Australian Attorney General Vows To Fight Against Mature Video Games

Australian Fight To Include More Mature Game Rating Runs Into Brick Wall

According to an article on the Australian news website, news.com.au, Australian Attorney General Michael Atkinson has stated that he will not support calls to create a mature rating for video games in Australia.

Recent concerns have been raised about the wisdom of Australia’s ratings classification system. The most mature rating available in Australia is an MA15+ that classifies mature games as suitable for ages 15 and older. Many gamers in Australia believe that the ratings system is restrictive and irresponsible. Because the MA15+ rating makes game available to teens as young as 15 years old, many games with mature themes have been censored and banned.

Gaming advocates in Australia feel that the current rating system ignores the growth of video games as a storytelling medium. As gaming technology has become more advanced, the ability for game developers to create emotionally-driven stories that deal with difficult situations and conflicts has grown. Popular games such as Mass Effect and Modern Warfare 2 have dealt with themes such as racism, sex, terrorism, war, and the consequences of reprisal. These mature subjects are either being stamped out by Australia’s ratings system, which Australian gamer groups say is a form of censorship, or, on the other side of the argument, they are being classified as suitable for ages 15 and up when their content warrants a classification geared at 18+. Rated MA15+ in Australia, the massively popular Modern Warfare 2 was classified 17+ in the US and 18+ in the UK, and is a prime example of a game that has been classified as suitable when many feel it’s subject matter is not appropriate for teens.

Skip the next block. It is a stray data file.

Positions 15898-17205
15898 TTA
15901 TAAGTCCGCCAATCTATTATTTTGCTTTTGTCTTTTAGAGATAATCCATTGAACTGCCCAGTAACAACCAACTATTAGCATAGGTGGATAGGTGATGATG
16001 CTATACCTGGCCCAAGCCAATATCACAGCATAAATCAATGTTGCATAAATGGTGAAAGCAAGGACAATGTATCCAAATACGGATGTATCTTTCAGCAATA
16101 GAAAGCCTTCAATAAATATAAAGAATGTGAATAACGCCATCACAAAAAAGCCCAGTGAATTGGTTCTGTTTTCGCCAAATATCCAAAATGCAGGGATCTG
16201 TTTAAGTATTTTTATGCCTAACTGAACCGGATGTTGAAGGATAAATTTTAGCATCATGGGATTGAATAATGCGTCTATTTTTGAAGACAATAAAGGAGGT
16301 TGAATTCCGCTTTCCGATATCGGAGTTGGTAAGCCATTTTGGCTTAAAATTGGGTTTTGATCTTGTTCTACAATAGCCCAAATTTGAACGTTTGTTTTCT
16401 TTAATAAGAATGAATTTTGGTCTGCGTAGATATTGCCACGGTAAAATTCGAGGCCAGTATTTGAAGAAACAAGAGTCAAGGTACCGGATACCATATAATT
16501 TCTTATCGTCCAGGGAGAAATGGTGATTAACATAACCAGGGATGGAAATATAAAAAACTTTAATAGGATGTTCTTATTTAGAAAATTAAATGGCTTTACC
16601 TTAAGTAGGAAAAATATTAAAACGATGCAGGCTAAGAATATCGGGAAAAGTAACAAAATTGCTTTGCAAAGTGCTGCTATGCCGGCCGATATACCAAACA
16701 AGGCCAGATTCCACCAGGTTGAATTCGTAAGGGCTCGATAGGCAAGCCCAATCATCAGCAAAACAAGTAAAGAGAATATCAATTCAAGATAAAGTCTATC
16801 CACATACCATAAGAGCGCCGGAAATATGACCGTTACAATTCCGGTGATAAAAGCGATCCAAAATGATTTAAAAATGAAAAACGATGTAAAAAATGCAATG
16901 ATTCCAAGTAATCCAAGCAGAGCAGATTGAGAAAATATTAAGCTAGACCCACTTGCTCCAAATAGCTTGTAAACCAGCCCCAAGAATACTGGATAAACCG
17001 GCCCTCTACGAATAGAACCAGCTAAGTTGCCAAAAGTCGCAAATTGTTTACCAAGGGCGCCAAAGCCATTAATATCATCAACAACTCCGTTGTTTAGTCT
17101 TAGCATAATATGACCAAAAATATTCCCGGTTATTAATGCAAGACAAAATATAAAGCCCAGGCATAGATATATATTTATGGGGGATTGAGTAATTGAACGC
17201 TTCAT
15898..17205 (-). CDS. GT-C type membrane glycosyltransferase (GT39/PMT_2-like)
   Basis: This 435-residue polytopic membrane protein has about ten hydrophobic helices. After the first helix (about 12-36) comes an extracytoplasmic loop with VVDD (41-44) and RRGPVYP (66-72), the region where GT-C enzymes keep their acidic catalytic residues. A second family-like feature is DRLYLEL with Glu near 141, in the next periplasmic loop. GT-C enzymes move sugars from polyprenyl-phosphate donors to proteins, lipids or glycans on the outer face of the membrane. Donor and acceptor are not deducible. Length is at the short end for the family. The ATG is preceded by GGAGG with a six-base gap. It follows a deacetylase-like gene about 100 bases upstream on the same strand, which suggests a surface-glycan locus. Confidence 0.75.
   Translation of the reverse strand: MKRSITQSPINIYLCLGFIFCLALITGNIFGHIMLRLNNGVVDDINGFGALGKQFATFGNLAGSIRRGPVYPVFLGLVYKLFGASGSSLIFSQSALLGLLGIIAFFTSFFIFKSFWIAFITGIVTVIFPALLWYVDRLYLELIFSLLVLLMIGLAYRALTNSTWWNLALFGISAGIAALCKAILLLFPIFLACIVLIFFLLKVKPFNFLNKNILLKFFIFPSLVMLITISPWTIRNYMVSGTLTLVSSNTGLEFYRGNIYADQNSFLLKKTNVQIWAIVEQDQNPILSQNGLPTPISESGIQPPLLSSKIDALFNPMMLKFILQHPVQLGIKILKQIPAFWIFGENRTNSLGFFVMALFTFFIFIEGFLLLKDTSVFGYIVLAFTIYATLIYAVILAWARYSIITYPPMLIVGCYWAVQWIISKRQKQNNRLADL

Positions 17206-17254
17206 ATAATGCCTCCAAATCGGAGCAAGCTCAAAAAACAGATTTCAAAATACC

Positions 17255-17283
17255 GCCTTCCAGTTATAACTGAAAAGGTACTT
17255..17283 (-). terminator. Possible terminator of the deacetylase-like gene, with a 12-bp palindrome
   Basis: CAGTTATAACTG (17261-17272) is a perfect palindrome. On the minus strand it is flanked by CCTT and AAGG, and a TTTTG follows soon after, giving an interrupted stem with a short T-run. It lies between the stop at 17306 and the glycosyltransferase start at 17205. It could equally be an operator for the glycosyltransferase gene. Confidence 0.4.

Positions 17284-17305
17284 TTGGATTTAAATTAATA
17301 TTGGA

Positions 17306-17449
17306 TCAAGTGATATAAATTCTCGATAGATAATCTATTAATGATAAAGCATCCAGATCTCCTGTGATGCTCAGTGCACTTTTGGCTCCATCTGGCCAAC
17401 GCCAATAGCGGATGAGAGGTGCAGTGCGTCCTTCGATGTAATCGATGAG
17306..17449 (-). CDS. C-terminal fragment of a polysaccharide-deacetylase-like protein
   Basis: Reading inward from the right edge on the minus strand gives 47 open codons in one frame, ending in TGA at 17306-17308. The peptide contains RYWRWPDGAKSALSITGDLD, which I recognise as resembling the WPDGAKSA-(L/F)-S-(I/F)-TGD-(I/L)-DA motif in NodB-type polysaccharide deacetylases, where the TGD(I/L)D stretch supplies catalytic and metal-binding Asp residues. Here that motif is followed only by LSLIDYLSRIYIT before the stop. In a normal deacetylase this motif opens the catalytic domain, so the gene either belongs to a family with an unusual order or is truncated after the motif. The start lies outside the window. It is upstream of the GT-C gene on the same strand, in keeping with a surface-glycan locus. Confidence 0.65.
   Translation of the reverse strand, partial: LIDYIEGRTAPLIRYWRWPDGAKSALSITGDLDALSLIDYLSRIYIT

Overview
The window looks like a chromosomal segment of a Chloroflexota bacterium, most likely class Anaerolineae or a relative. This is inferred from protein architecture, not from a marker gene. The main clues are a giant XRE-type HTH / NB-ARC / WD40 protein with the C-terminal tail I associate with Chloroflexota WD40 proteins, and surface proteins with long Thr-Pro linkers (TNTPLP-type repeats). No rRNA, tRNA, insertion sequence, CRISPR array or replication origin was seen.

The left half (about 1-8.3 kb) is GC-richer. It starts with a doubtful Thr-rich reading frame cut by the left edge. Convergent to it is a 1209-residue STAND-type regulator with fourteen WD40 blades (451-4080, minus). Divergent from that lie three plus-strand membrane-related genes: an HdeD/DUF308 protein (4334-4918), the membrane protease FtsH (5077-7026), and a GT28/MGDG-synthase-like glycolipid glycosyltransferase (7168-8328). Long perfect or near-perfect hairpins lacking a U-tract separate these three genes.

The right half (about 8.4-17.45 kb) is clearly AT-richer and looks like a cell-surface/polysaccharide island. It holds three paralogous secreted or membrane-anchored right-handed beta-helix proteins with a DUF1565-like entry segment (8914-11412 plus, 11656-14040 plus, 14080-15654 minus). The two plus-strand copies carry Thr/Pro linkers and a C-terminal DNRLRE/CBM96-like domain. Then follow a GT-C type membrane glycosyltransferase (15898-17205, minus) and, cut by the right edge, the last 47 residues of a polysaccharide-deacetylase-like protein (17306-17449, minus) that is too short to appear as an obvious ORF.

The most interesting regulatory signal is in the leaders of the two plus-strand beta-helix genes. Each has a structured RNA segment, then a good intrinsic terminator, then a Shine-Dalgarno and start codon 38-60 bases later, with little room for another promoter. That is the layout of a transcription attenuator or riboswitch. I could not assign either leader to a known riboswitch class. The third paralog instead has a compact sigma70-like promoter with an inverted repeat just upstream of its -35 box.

According to the article , Mr. Atkinson commented on the situation by saying that, “There may be games some people consider too violent for for the MA15+ classification, but the solution is not to create a classification to permit even more violent games.” In addition, Mr. Atkinson challenged any opposition to run against him in the next elections in his country, stating, “I am next up for election in March 2010. The state district I represent is called Croydon. I would welcome advocates of R18+ computer games testing public acceptance of my policy by standing a candidate against me. I think you will find this issue has little traction with my constituents who are more concerned with real-life issues than home entertainment in imaginary worlds.”

Mr. Atkinson also said that he believes the problem with video gaming is that, regardless of classification, they cannot be restricted once they are in a home. Mr. Atkinson’s comments suggest that adding an R18+ rating would only prevent younger teens from purchasing the games, but not from playing them. In maintaining a MA15+ rating, he believes that Australia is able to restrict the most mature content from reaching any homes at all, saying that the lack of an R18+ rating, “restricts adult liberty to a small degree”, but, “it was worth it to protect children from violent games.”

In response to Mr. Atkinson’s comments as well as to his challenge, the Gamers4Croydon political party has been founded, announcing that they will run a candidate against Mr. Atkinson in the March 2010 election. They settled upon their name after Left4Dead 2 was originally banned in Australia.